Merlin wrote:1. if i push her with my raptor up to 50kph, regenerative braking kicks in....it starts slow (maybe from 46 kph) and kicks really hard in near 50kph.
she doesnt do anything. no throttle, no braking...just roll.
Took too long for me to find an answer to this question but I've seen this before personally. I am probably wrong and will probably write this wrong, but it seems that once you exceed a certain point in a motors RPM efficiency curve or something to that effect the motor will begin generating current and resist turning. It seems there is no way to stop this so far as I have found but it also seems that there isn't really a way to reject the incoming current when this happens (maybe there is for some controllers, none that I know of). Per http://kellycontroller.com/faqs.php
this page on the "how does regen works?" section.
"On the other hand, the controller can't buck down motor voltage. If motor running at too high speed and motor voltage is higher than battery voltage, it will charge battery automatically."
To say this another way, the motor will act as a generator when you exceed a certain RPM for various motors (not to say this is a strict controller based limit, but likely this RPM is based on the motor and it's windings) and you'll end up with an overcharged pack if caution isn't used (physically brake the motor if high voltage cutoff is approached or hope your BMS handles it).
climbing hills with a front motor sucks. but with a frockin speed throttle it sucks a bit more.
anyway. how can i explain....
i think anyone offroad biker know....if you go a really steep hill you have to let the throttle wide open.
if you close it, bike stops, you fall, roll back or cant start again at that point.
(now rethink this with a front motor)
Sounds like a stalled motor, maybe I misunderstand. Motor efficiency from a stop is basically zero, it's just a massive burst of power that is almost all converted into heat which is used to start a motor, I imagine there must be a way to change this setting, but I imagine that setting this setting high enough to start up a extremely steep hill from a stop would result in bikes flipping people onto their backs or at least often doing wheelies when on a flat. In otherwords, it's probably difficult to find a middleground for this idea that would work out ideally for all situations. I have no idea which setting actually changes this. Maybe I am really wrong about all this though, hah.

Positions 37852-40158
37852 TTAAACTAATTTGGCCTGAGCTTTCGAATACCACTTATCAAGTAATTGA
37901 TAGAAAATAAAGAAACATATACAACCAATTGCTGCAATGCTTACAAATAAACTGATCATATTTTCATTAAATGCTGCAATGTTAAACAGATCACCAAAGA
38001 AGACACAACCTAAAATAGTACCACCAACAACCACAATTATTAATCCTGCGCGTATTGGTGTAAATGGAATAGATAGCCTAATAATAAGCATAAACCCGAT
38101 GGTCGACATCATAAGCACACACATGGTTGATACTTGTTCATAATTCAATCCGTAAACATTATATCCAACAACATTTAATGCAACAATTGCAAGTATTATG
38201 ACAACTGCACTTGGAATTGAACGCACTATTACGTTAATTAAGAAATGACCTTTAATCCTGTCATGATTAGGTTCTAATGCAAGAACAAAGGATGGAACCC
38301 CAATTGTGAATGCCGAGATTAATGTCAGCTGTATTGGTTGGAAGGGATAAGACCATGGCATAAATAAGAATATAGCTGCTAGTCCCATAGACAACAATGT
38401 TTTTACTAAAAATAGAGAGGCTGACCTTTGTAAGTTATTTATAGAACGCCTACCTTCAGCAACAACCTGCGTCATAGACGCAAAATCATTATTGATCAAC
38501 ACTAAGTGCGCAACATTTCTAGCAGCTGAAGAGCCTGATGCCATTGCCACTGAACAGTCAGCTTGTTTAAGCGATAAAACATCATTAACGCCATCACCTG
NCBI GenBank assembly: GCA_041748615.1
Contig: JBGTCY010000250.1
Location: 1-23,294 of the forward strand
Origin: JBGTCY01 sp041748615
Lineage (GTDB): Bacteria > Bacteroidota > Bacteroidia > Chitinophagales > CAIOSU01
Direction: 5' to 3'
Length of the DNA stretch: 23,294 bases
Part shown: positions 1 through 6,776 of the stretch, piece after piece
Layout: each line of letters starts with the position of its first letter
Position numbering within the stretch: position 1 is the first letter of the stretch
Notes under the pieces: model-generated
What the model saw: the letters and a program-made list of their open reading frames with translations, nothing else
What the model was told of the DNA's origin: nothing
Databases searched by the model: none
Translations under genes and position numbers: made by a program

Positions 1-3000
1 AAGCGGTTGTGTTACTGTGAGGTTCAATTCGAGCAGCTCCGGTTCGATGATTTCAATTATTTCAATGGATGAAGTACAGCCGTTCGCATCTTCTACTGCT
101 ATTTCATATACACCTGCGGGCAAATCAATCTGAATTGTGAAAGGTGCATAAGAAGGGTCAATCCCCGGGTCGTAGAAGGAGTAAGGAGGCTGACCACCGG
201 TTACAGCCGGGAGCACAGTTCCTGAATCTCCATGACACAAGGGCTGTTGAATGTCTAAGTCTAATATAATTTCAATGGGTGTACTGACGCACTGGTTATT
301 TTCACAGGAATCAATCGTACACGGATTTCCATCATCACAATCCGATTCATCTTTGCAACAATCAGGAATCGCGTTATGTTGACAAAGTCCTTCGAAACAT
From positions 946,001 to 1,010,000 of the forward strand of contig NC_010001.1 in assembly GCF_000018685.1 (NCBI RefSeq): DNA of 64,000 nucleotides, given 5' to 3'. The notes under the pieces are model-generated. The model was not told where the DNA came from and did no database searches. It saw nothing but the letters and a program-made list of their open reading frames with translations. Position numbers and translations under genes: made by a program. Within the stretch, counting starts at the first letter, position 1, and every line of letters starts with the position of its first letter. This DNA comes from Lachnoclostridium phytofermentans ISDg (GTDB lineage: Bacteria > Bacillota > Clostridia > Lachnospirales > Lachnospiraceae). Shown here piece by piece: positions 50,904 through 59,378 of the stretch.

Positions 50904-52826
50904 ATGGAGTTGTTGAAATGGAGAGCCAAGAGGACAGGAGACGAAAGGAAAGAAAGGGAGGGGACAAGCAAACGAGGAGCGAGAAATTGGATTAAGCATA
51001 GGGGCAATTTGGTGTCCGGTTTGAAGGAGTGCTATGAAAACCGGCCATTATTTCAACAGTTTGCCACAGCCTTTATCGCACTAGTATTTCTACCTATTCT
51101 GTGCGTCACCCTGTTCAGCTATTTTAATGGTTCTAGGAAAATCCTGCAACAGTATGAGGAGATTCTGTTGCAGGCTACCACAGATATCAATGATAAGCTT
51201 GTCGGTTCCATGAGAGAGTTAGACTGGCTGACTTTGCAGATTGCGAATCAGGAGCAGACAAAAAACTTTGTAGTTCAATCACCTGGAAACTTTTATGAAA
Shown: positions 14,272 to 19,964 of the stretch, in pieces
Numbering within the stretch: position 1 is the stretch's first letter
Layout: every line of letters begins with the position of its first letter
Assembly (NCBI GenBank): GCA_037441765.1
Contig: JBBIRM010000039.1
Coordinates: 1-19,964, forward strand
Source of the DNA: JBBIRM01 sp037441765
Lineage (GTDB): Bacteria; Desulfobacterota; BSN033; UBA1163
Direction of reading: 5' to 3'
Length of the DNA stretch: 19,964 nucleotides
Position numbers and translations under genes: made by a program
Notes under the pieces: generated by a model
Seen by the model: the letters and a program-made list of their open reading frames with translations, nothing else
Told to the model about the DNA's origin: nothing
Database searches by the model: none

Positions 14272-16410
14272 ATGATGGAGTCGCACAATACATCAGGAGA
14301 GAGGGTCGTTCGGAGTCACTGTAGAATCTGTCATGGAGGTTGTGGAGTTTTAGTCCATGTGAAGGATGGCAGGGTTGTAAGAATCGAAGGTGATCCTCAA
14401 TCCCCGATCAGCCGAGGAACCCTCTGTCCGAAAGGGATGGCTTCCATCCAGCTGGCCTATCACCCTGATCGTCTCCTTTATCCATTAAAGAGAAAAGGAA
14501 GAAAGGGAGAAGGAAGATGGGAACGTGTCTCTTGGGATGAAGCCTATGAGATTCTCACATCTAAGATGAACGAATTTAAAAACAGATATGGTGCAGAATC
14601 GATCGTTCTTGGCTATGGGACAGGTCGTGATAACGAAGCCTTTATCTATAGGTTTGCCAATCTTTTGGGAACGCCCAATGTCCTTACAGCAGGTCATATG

it you try to touch gently the throttle to prevent the wheel spinning and losing traction, there comes the point where you lose traction and the wheel spins.
not that real problem....wheel spin as hard as you can, dig the dirt and help me climbing that hill...go for it...
BUT when the wheel starts spinning, it pumps 3 or 4 times till it holds full throttle. that ends in a wild range of shimmy / handlebar switching directions.
sure, SHE is not that experienced rider. but i tested it alot also. no way. (on that same hill i can stop with my raptor and start gently again without any problems)
first thought ca limits something. so i opened all settings. no difference...
ok, maybe the Cycle analyst do something that i dont know.....so i disconnect it, and wired the throttle direct to the controller....
stay on ground on street, sure you can give full throttle. bike accelerate everthing is fine.
stay on lose ground. dirt, fallen leaves, give full throttle....wheel spins to full throttle, stops half a second, starts over ....3-4-5 times.
Could the 'speed err limit' or 'accel time' settings be the issue? I don't know what accel time means for sure, but I am guessing (truly) that it means an assumed amount of time for the motor to accelerate to a certain point over the course of 1 second, perhaps if this time was shortened or lengthened and you tried your slick path test again maybe you'd see a different result which might hint not only at what accel time means but also to a solution to this issue. Sorry for the speculation but nobody else was nipping at your question.
I am sure this part is obvious, but not a question mostly a comment. Different tires are obviously going to provide different results in traction for various situations, but some folks on this forum simply reject the idea of front wheel based hub motors because traction becomes a considerable issue due to the lack of pressure on the front portion of the bike, this becomes obviously more of an issue as you go up an incline.
Oh, and I just noticed there is a fault line that can be read, did you read this fault line when doing your test? Might be worth trying.
FluxZoom wrote:Anyone know if these KLS controllers can utilize a 3 speed switch similar to how an infineon controller does?
As I should have started with before asking here(shame on me), I sent Kelly an e-mail, the answer is no and they hold no interest in implementing such a feature. Personally I love the idea of a 3 speed switch for various reasons, I imagine it's useful for really high power applications where even fine throttle modulation doesn't work out ideally (loss of control) and for other applications where top speed is easy to set for whatever situation you happen to be in without holding any hint of risk of accidentally maxing out the throttle with a massive burst of speed/power, blah blah. To each their own I suppose.